• C. T. Murphy says:

        A lot of that was during the first expansion. They launch of the game attracted a couple million subs on just the word of mouth and good will Blizzard had earned from its other series. That, plus competition wasn’t really there in 2004.

        I think there is definitely some argument to WoW’s crazy growth being from a well marketed game, but to say that’s all it was would discount the very good product they launched with and have since perfected.

  2. Gerry Quinn says:

    It depends on the players. 26 players of whom some are familiar faces is different from 26 randoms who might not even speak my language.

  3. fireflyry says:

    Interesting post.

    The four biggest influences imho are:

    1.The genre is stale.People are over the format.Sure devs try again and again to be the “next big MMO” but it’s all the same cookie cutter formula with subtle variation.Character creation—>Quests—>Attain max level—>Grind out gear—>Stand around in hubs showing off and wondering what to do.People are bored of that, especially given the time commitment which I will raise later.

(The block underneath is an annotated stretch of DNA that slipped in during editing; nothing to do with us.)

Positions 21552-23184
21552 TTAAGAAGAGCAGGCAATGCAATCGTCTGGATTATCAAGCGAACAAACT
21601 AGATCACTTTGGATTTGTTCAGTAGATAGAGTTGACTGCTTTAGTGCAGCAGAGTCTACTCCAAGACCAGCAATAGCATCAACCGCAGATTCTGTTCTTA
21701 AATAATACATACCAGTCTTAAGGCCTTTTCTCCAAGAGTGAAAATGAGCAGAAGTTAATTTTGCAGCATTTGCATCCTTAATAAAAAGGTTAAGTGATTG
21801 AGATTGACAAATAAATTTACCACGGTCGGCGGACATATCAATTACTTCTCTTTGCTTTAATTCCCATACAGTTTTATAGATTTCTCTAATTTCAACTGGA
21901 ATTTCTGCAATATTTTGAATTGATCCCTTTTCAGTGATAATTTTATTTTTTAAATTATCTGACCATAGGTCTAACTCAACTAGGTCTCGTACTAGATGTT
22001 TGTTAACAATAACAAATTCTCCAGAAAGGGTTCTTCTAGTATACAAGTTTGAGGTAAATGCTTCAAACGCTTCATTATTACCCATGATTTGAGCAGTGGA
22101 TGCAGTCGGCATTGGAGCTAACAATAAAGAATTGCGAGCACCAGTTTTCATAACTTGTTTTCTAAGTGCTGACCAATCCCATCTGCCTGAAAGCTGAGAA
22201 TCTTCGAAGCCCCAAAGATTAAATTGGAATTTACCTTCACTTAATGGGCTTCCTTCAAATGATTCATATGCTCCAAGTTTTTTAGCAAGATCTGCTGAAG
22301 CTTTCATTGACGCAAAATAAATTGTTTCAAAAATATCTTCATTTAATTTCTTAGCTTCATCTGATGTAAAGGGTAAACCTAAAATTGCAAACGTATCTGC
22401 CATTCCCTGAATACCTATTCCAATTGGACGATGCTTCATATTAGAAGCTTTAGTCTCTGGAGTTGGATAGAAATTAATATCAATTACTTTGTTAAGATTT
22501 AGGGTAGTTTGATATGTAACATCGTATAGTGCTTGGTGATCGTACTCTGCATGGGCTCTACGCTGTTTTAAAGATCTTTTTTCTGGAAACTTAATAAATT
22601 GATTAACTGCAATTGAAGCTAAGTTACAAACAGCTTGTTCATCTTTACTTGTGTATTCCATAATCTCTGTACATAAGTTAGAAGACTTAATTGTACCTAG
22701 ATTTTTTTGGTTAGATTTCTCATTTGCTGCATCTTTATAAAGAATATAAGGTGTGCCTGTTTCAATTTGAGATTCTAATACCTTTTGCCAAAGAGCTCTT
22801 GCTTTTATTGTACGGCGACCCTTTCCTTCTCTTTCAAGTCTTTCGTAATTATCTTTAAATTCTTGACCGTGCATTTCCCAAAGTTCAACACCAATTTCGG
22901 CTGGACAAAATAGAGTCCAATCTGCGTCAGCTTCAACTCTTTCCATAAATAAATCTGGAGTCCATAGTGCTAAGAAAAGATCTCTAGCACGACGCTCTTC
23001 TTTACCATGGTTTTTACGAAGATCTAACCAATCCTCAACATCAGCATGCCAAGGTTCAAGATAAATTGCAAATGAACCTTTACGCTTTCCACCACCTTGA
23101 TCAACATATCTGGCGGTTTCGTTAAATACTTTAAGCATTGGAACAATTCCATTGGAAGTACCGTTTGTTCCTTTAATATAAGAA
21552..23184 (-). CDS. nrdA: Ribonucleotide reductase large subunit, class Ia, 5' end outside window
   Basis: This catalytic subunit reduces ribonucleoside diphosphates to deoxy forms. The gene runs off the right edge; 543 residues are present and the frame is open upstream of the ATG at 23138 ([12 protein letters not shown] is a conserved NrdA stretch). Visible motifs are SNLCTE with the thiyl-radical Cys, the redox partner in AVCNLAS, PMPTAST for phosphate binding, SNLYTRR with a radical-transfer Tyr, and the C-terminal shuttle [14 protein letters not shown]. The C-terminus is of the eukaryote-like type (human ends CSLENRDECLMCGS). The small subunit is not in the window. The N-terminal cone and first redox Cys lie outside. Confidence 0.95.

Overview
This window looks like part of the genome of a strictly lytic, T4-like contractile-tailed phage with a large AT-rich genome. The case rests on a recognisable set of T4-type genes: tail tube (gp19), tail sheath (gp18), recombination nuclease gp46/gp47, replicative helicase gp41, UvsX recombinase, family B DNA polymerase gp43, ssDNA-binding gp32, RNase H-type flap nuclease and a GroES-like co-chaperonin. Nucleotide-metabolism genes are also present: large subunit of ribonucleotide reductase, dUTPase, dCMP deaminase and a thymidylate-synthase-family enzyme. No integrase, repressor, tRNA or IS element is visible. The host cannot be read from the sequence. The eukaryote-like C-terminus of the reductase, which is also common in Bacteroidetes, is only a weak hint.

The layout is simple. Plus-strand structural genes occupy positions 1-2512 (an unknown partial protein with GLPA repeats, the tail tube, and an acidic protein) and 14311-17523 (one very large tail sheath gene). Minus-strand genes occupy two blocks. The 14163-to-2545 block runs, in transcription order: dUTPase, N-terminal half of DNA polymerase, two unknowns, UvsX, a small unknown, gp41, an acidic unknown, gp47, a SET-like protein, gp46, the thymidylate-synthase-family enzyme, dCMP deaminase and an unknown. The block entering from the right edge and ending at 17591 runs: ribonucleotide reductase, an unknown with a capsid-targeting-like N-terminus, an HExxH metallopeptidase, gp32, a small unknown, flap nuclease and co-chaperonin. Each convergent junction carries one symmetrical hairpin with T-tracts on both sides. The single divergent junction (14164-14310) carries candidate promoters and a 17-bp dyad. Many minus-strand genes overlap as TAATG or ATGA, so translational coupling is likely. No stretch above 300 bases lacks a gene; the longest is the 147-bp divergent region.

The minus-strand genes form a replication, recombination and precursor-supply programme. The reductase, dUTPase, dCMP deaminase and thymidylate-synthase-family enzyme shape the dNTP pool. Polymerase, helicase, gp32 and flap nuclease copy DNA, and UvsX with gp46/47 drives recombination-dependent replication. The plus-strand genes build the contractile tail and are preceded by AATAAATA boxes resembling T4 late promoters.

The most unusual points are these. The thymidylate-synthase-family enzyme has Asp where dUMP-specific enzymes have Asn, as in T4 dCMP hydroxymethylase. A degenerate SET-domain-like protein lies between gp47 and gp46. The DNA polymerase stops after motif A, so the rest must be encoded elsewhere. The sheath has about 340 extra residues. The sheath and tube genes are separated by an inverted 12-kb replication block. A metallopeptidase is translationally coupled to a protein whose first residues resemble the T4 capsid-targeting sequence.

I hate the term “WoW clone” as I don’t think a genre should be wholly defined by one game, even if they did it bigger and better than most, but the formula of MMO’s hasn’t really changed.It’s essentially exactly the same game regardless of what your playing, just with a different skin.

    2.Time commitment.

    Gamers, MMO players in particular, are atypically over 20 years of age and have lives and commitments outside of gaming. As such many, myself included, don’t have the luxury of time to spend 8 hours a day on an MMO in order to progress. Many MMO’s struggle with how to keep casual players involved while not creating segregation between those that can only play for 2-3 hours a night and those that roll out of bed, log on and only leave for meal and bathroom breaks before rolling back into bed.